The following is a piece written by Jane Elith, the author highlighted in our first International Women’s Day article. Dr Elith also won the Recognition of Achievement for a Research Paper award for Methods in Ecology and Evolution in 2014 (you can read her full paper here).
We asked Jane: what drew you to a career in science?
I’ve always loved nature, and at school found I was better at science than other subjects. Obvious choices for university would have been Quantitative Ecology or Conservation Biology, but back in the early 1970s such courses didn’t exist in Melbourne. I decided on a Bachelor of Science (Forestry) – science, but focused on trees. However that wasn’t to be – the Head of Forestry advised me that there was no future for women in Forestry. By memory, his reasoning was that there were no facilities for women in the field and entrenched attitudes amongst foresters would make it impossible to get a job. I can’t quite believe, looking back, that I accepted that and changed tracks. But I did.
My alternative, Agricultural Science, was a high quality four-year course at the University of Melbourne. I was one of 12 women amongst 80 or so students – we were a close-knit bunch doing 30+ hours per week of Biochemistry, Microbiology, Animal Physiology, Botany, Economics, Genetics and Breeding, Agricultural Engineering and so on. In our statistics classes the lecturer was resisting the move to computers and made us do everything with slide-rules. Some of my women friends went on to be among the first females in their chosen professions.
A few lecturers particularly stand out in my mind and, for International Women’s Day, I’ll mention two women (by memory we only had three or four female lecturers in total over the four years). Yvonne Aitken was an astute but understated person and a keen teacher; she was well ahead of her time as a woman who, against many odds, achieved international recognition in plant sciences. Her mix of avid interest in plant phenology and genetics, deep knowledge of plant species, and generosity with her time deeply impressed me.
Nancy Millis taught us Microbiology and was full of enthusiasm for the subject. She had a great sense of humour and would probably be amused that the clearest memory I have of her teaching is her slogan “Hush the flush: my proposal’s dry disposal” – at the time, raising alternatives to flushing toilets for dry lands like Australia. This interview with her is a good read and her closing answer a gem:
Q: “Let’s return to the young girl at the side of her tall, handsome father with the dark hair and the blue eyes, visiting the Victoria Market all those years ago. What advice would you give to that child’s equivalent today?”
A: “I don’t know what on earth I’d say, because I have never planned my life, not at all. I have been the biggest opportunist ever. It is no use to advise anyone to choose their parents, but if your parents can give you the courage to believe in yourself and give you the opportunity to express yourself in whatever way is good for you, then you’ve won the battle before anyone has drawn the battlelines. That really is what it’s about.”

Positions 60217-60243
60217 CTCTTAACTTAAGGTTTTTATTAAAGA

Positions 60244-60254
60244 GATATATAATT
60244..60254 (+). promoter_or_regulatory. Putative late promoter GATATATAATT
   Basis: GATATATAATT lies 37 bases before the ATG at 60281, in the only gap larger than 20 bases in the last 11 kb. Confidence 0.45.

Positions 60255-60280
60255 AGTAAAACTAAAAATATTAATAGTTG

By the end of Agricultural Science I’d proved to myself that I could do the work and was offered the chance to start a PhD, but I was unsure whether I really wanted to move in that direction. I tested the waters as a Research Associate. After a year I was sick of studying but not particularly keen on the idea of a career in agriculture. So I tutored in Animal Sciences for a couple of years. Not yet enthused about that as a career, I (quite typically for the 1970s) stopped work completely to raise kids – creating a much simpler life than many face nowadays, as they juggle work and families. Three sons and 12 years later, with the last starting school, I was invited back to tutor in Agricultural Science, and took the chance to do that part-time for the next five years.
By the mid-1990s I’d had enough of teaching in other people’s subjects, and had met Mark Burgman, who was establishing the first Environmental Science stream at the University of Melbourne. The course sounded just like what I would have wanted to study originally and somehow I came up with the bright idea that I could change tracks by doing a PhD. Apparently I wasn’t one to worry about all the gaps in my education! Critically, Mark is an exceptionally broad-minded person who sees opportunities rather than barriers, and didn’t hesitate to accept me as a PhD student despite the clearly unorthodox route I’d taken. Within a week we’d submitted applications for scholarships and a project and I started my half-time PhD, finishing seven years later in 2003. Mark was generous in giving me opportunities to travel to workshops and from those I’ve developed a great network of collaborators.
Since then, I have researched and published extensively on improved methods for, and applications of, species distribution modeling. I feel very fortunate that my work has been supported by Australian Research Council grants (Discovery and Linkage Projects and a Future Fellowship) and recognized by my peers. My current research continues my established interests, and includes:
- Modeling invasive species (with national biosecurity applications)
- Community modeling methods (multivariate regression trees; plans for research on vegetation mapping methods and issues associated with detection and biodiversity measures)
- Nuances arising from typical data or models (e.g. 3 recent papers in MEE: Maxent and presence-absence data; combining presence-only and presence-absence data; point process models)
So, back to the question: what drew me to a career in science? It was more of a winding path than a calculated progression; a process – still ongoing – of finding a place that allowed me to work close to something I value (nature) within the capabilities I discovered in myself.